Golfers raise $21,000 in swing against blood cancer
Mackay golfers are taking a swing at a deadly blood cancer to help balance the odds for Australians with leukaemia on the wrong side of the postcode lottery.
Rimex Wheel Mackay raised $21,192.92 for the Mackay branch of the Leukaemia Foundation with just one day on the greens.
General manager Karl Krajewski said the annual event was in honour of the international tyre company’s founder, Chris Weston, who spent 25 years battling lymphoma and prostate cancer to be killed by leukaemia in August 2017.
Mr Krajewski said in honour of Mr Weston, and Australian families struggling against blood cancers, 100 players took part in the third annual golf tournament in October.
“It has grown each year and so far we have raised between $40,000 to $50,000 for the three years,” Mr Krajewski said.
“Golf is a game for everyone.
“It started with mostly mining community types and now we have them from all sections of the community and even some social golfers have put a team in this year.”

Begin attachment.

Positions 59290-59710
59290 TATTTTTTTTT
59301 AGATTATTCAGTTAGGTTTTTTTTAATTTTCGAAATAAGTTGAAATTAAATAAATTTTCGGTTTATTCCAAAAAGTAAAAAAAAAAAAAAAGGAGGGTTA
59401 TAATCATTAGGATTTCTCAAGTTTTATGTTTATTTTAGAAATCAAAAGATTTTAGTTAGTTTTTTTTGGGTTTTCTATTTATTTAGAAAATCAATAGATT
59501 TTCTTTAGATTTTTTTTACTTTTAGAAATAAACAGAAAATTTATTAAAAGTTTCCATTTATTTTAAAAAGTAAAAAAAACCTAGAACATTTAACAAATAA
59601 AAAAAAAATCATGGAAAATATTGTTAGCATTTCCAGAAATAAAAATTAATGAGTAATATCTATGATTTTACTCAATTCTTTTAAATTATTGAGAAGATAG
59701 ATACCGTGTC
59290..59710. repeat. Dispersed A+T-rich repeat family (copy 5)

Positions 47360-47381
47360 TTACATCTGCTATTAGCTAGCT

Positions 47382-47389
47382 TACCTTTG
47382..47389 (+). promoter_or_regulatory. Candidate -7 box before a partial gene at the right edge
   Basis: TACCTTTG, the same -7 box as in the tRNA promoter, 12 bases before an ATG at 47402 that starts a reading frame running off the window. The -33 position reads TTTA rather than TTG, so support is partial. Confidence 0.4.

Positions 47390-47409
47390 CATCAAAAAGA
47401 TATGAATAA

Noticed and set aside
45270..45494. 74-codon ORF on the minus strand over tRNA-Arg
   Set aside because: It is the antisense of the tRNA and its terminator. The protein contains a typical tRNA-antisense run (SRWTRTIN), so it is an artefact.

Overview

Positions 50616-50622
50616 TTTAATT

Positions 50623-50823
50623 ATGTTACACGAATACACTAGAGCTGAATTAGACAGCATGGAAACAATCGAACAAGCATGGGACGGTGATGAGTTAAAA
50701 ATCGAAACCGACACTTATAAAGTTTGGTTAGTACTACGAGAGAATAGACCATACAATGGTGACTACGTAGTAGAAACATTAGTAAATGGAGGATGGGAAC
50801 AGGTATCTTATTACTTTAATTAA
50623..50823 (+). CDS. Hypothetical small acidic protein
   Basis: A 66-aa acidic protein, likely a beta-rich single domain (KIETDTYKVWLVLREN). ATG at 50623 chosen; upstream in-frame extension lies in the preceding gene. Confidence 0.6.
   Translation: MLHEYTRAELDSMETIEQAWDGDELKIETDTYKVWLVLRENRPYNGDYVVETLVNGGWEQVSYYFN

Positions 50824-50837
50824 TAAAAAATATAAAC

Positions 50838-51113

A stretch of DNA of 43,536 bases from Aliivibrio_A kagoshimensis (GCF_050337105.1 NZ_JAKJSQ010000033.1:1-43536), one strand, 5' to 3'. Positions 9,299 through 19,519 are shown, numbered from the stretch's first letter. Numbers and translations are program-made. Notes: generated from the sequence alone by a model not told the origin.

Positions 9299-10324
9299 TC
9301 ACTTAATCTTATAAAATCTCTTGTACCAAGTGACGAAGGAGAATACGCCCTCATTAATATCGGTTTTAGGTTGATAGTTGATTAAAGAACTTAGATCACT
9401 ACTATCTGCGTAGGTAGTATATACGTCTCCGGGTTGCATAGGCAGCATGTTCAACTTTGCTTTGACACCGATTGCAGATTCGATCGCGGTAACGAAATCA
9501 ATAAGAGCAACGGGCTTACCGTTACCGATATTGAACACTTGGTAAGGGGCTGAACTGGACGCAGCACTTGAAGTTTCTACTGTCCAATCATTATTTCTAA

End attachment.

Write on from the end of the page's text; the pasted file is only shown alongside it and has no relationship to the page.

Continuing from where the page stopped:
Mr Krajewski said the tournament had almost doubled since the first match, and he hoped to have as many as 144 players this year.
He said the Mackay tournament was part of a global campaign the tyre company hosted.
Leukaemia Foundation acting chief executive officer Alex Struthers said donations from the Mackay team helped support more than 8000 Australians living with blood cancer.
Mr Struthers said the money would provide a temporary home for more than 540 regional families.
“By putting a roof over their heads when they must be away from home for treatment and providing them with support in their time of need, we can alleviate some of the pressures for regional and remote Australians living with blood cancer,” he said.
Blood Cancer Partnerships general manager Tim Murphy said two-fifths of Australians with a blood cancer were on the losing side of the postcode lottery.
“What we know is that sadly, your chances of surviving a blood cancer can depend on where you live,” he said.
“Regional blood cancer patients are facing barriers to accessing specialist care and crucial diagnostics, and these barriers are influencing their survival outcomes.
“It is the Leukaemia Foundation’s priority to break down these barriers.”
Mr Murphy said by breaking down the gap between regional and metro treatment, Australia could save 22,000 lives over the next 15 years.